I recently read about Dr. Paul Dudley White, President Eisenhower’s cardiologist, who stated that drinking pasteurized cow milk is a major cause of heart disease. He had a lot to say about the unhealthy habit of drinking cow milk.
I doubt you will print this because the milk lobby will not like it.

My ancestors drank it straight from the cow.
My dad said “skim milk is what you slop the hogs with “.
I can think of a lot of relatives who drank whole and ate whole milk products exclusively for their entire lives. Lives which all lasted 87+ years in good health.

Just a thought: Did I miss it is best to consume dairy without rBst growth hormone? Best also being organic? Should these things be mentioned? Thank you

I have been taking Niacin for many years to control cholesterol. Though not as low as the the pharmaceutical companies say it should be, I and my doctor are happy with the levels and ratios. Two years ago my doctor noticed my levels had dropped a few points. When asked if I was doing anything different I explained that we had switched from low fat dairy products to organic whole milk products. The doctor gave me an eye roll, but studies have shown that whole milk has higher levels of omega 3s, and the fat profile of pasture raised dairy cows is even healthier. We haven’t gained any weight from the switch, and the milk tastes so much better as well!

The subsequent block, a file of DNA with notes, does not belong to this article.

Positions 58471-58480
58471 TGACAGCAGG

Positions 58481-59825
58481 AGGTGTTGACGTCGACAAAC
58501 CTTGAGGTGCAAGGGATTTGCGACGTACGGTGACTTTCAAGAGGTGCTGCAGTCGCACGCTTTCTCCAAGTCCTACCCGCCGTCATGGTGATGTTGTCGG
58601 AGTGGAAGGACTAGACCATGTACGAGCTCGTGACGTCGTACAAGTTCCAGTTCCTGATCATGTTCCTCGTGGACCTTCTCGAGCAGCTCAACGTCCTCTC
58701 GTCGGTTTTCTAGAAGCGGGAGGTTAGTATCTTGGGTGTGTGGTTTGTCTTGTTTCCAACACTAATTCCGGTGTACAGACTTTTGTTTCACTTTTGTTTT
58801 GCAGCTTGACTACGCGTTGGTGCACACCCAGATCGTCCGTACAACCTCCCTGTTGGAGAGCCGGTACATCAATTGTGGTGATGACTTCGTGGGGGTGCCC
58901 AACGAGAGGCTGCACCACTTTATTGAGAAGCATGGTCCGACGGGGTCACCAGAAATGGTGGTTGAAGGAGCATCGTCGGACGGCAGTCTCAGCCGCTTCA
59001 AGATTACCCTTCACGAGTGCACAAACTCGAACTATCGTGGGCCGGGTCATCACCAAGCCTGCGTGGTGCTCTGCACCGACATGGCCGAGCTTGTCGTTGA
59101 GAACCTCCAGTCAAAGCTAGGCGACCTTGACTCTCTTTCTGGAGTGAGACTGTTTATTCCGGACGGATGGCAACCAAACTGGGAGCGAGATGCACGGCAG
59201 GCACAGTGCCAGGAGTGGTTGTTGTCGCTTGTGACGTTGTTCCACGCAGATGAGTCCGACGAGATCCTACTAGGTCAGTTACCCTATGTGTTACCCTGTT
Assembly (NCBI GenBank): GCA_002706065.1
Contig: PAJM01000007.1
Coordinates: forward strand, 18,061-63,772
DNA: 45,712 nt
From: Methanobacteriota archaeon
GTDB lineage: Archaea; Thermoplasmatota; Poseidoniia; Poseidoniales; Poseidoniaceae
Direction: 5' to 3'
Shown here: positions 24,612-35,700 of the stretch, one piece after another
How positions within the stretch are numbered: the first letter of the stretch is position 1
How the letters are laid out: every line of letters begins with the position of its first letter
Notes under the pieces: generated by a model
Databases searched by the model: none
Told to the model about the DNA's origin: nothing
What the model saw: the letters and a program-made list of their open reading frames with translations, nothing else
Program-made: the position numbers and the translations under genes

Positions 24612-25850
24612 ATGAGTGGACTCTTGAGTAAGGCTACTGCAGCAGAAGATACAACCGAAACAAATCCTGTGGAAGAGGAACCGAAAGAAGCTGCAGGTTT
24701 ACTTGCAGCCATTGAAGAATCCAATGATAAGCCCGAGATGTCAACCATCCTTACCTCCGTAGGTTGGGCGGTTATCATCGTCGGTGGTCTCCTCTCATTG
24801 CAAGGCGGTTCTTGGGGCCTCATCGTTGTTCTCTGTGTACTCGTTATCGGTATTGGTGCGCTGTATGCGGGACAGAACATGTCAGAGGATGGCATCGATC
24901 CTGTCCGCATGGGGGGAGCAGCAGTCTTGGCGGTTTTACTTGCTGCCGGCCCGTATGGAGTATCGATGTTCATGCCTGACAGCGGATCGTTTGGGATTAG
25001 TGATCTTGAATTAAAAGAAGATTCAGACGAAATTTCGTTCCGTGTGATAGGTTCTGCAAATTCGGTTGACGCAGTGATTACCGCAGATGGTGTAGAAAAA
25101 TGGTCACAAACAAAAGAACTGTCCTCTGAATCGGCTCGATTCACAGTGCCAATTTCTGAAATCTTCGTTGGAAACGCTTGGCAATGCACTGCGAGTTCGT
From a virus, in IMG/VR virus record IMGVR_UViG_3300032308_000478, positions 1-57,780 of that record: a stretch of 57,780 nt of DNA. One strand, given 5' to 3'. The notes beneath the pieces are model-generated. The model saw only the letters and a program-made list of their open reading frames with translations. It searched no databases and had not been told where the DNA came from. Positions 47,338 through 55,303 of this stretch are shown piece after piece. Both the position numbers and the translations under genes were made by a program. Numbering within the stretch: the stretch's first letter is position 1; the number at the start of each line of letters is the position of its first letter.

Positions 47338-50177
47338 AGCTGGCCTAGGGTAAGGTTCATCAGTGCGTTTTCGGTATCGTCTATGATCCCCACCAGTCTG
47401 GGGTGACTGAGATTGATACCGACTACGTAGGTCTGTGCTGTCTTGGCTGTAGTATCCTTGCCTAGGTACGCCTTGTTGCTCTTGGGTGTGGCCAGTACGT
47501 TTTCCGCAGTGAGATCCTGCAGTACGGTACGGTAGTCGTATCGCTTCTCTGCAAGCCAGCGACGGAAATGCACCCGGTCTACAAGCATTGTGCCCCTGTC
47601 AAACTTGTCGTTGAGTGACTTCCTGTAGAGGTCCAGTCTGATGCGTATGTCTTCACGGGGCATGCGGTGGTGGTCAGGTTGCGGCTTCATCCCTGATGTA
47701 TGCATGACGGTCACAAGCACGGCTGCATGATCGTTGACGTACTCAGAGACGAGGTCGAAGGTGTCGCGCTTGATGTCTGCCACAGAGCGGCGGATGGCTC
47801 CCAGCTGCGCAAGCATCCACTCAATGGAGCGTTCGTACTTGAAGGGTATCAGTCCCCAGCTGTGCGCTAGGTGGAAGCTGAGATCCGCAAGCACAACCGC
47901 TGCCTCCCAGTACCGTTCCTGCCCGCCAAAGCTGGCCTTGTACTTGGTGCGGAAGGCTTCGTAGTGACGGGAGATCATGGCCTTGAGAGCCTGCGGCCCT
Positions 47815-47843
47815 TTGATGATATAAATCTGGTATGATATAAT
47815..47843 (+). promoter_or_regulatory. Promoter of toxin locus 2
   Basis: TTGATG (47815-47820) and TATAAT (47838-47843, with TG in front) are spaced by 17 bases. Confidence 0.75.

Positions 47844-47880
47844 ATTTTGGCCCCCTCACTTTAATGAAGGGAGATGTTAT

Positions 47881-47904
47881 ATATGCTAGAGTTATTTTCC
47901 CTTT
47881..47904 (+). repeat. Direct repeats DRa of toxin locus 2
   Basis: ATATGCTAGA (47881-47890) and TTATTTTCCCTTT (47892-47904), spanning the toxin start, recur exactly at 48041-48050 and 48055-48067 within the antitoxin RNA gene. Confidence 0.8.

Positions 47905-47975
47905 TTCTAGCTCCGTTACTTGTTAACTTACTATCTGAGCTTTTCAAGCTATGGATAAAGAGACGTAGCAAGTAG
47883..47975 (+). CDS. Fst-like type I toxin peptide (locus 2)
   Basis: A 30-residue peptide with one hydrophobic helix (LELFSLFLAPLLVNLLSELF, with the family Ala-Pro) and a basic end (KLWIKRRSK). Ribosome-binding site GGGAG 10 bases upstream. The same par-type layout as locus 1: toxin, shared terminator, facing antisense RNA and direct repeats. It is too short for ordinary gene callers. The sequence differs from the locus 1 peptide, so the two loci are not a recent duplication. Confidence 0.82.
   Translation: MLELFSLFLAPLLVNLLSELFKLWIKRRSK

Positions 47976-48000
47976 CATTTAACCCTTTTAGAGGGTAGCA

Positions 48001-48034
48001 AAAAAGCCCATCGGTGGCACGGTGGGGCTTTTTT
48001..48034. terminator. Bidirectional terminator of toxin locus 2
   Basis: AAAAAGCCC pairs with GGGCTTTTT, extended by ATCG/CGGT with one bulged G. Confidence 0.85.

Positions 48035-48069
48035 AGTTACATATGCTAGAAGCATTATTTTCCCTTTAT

The study and reporting of it are flawed. There’s no distinction made between consumption of dairy containing fat, or fat-free dairy products. Moreover, there’s no side-by-side comparison of full-fat dairy with margarine, or full-fat dairy with low- or no-fat dairy. Nor is there a comparison of consuming other saturated fats – from beef, for instance – with full-fat dairy. In addition, other studies have confirmed that calcium intake – when it’s in the form of food – does reduce the risk of heart attack. We also know – from other well-designed studies, that saturated fat increases LDL levels, and this is correlated with a higher risk of heart attack. This is particularly so for those with a family history of cardiovascular disease. Bottom line – the answer is complicated, depends a lot on your family history and other risk factors.